Sunday, May 29, 2011


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     What a lovely surprise – two quarts of strawberries hand-delivered by Paul’s parents, Gayle and Richard. They have a home in the bucolic town of Bethel, Delaware surrounded by farmland and they always bring us the season’s first offerings of strawberries, sweet corn, and melons.

      Of course, strawberries have been on my mind since gathering the season’s first stalks of rhubarb, and I already knew exactly what I was going to do with them – put by a small batch of Sherried Strawberry Jam.

   Turning fruits into jams is one of my favorite spring and summer time activities. Homemade jams and jellies not only make great gifts, but are fantastic bases for sauces and glazes, and of course, are perfect for slathering on top of bread or toast. The traditional way to make jams and jellies is to use LOTS of sugar, not only to add sweetness but also to help the fruits jell. The problem with this old-fashioned method is that you have to cook the fruit so long you cook much of the nutritional goodness right out of the batches ending up with a sugary syrup. Delicious, but...

     Over the years I have moved away from using sugar (although I will sometimes use small amounts of raw sugar) to sweetening my jams with honey, and experimented pairing other flavors with the fruits.  My favorite pairings are blueberries with ginger, and peaches with nutmeg, though raspberries and blackberries I do prefer the old-fashioned way. For strawberries I like the bouquet of a dry sherry.

     Sherry is a fortified wine that originated in the town of Jerez/Xérès (pronounced Sherish) in southern Spain. The term dry, when used with wine, refers to the absence of sugar. Without sugar to coat the mouth, masking the acid and tannins, your mouth will dry out. However, I've discovered coupled with  honey, the hint of dry sherry enhances the flavor of the strawberries without drying out your taste buds or overwhelming them with the syrupy sweetness of sugar .If you prefer you could substitute a sweeter sherry. Cream Sherry is an Oloroso sweetened with rich Pedro Ximenez grapes. Its aroma is round, crisp and velvety. An ideal dessert aperitif, this sherry blends deliciously with the strawberries. Make sure to omit the honey or you might find the sweetness overwhelming.     I also add a splash of Cider Vinegar and a dash of butter to this recipe. The vinegar enhances the flavors also acting as a natural preservative, while the butter helps keep the bubbling to a minimum when bringing the batch to a boil thereby minimizing the amount of air bubbles in the mixture. One of the most important tenets of pickling and preserving is keeping air in the canning jars to aid in preventing spoilage.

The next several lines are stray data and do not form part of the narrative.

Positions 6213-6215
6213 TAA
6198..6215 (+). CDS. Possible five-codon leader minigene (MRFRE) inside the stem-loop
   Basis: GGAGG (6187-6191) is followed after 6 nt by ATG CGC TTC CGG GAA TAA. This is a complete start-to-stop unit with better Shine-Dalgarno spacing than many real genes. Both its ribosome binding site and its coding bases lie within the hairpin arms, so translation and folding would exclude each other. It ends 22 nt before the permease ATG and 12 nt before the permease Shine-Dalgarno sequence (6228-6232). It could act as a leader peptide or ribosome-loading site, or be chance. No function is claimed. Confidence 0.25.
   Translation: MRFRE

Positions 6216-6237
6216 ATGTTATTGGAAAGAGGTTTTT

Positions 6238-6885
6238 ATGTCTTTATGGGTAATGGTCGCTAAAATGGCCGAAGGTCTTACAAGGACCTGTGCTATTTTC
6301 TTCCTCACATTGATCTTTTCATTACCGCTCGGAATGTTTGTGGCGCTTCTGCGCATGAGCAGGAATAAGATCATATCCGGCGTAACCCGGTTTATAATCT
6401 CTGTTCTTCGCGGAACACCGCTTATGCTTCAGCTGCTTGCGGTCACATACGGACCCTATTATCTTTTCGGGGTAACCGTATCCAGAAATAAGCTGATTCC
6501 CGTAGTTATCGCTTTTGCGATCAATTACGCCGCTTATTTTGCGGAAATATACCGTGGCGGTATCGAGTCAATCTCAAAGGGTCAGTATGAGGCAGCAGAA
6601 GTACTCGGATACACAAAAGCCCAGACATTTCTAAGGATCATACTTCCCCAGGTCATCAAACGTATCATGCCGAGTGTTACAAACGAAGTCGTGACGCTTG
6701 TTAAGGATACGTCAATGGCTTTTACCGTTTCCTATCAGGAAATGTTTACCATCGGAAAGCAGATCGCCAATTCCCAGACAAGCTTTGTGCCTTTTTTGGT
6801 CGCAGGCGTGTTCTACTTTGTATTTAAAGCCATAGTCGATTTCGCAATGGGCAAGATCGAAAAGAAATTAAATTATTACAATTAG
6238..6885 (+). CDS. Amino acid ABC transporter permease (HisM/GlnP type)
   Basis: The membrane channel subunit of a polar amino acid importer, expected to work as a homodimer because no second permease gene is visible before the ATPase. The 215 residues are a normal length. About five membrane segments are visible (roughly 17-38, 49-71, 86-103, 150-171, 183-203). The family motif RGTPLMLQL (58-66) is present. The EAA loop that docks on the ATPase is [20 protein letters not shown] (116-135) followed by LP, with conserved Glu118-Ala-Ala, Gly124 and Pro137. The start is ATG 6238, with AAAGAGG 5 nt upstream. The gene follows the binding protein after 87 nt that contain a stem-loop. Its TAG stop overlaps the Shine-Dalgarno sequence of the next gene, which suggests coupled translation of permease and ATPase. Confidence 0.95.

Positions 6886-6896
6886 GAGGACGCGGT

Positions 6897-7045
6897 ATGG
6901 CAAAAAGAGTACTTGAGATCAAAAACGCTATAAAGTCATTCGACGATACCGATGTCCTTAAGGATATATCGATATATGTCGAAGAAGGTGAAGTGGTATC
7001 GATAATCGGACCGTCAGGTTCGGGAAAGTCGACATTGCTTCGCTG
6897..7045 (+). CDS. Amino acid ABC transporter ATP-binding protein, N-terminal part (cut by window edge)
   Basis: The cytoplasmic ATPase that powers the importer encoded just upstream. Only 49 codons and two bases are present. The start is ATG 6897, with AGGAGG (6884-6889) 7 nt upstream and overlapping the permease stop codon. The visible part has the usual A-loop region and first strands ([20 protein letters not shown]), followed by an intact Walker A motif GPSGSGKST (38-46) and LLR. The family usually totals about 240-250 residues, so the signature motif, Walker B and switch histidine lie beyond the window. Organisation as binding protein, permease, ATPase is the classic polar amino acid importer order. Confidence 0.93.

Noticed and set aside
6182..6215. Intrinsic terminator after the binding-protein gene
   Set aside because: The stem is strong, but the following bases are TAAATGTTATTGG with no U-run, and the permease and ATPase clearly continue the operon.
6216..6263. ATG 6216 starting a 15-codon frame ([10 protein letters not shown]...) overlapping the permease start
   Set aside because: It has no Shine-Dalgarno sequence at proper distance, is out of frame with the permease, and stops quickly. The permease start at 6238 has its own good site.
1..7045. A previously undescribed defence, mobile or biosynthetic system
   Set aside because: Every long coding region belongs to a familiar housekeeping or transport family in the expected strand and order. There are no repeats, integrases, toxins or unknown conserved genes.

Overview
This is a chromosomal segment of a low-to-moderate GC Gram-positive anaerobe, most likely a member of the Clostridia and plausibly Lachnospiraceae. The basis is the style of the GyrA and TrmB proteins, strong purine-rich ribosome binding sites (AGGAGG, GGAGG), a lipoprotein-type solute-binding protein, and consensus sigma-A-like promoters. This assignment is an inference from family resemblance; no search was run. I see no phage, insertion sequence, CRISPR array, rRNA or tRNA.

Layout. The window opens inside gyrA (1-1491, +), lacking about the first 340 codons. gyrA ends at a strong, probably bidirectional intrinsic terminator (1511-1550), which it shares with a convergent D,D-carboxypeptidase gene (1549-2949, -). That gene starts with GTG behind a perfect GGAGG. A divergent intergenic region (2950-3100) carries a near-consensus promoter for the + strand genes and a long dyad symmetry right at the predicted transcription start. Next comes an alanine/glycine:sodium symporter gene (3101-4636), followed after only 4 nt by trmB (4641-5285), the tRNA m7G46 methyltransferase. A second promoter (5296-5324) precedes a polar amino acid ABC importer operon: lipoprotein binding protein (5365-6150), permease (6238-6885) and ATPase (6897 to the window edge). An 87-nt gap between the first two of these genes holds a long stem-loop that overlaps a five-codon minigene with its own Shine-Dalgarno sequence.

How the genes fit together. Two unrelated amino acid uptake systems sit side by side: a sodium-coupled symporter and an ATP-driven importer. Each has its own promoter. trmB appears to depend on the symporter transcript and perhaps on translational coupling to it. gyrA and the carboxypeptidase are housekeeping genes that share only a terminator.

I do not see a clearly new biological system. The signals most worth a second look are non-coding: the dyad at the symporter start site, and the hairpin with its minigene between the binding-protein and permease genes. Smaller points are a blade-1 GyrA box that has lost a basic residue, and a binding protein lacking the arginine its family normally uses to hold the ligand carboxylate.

2 quarts Strawberries - Hulled and cut into halves or quarters

2 Tablespoons Honey

1/4 Cup Sherry

2 Tablespoons Cider Vinegar (optional)

2 teaspoons Butter (optional)

1.75 oz. No Sugar Needed Pectin


Review "Processing Instructions" included with box of pectin. Make sure your hot water bath has already been brought to a boil, then reduce heat to medium before starting next step.

In a non-reactive saucepan large enough to comfortably hold strawberries, heat Sherry, Cider Vinegar, Honey, and Butter over medium heat, stirring to combine ingredients. 

Add washed, hulled, and cut strawberries to mixture. (Don't worry, they will release their juices and provide plenty of liquid) Bring to a full boil over high heat stirring constantly, adding pectin to mixture and stirring in as strawberries release their juice.  Once mixture has reached a full, rolling boil, continue to boil for 1 minute.

Remove from heat.  The butter should have keep the mixture from foaming, but if there is some foam, skim off. Ladle into hot, sterilized canning jars to 1/4 inch of rim. Use funnel to keep edge of jars clean. Cap.  Process in hot water bath according to instructions.

As usual, this is a small batch recipe, you should end up with 2 - 3 quarts of jam (or 4 - 6 pints).  I recommend using the wide mouth jars.  If you end up with a jar that is not quite full, cap, let cool overnight ( no hot water bath required ) then place in the refrigerator for immediate use.  This jam will not be 'super sweet', like many of you may be used to.  If you would like a sweeter flavor switch the Dry Sherry to Sweet Sherry, omit the Cider Vinegar, and add 1/4 to 1/2 cup of Raw Sugar.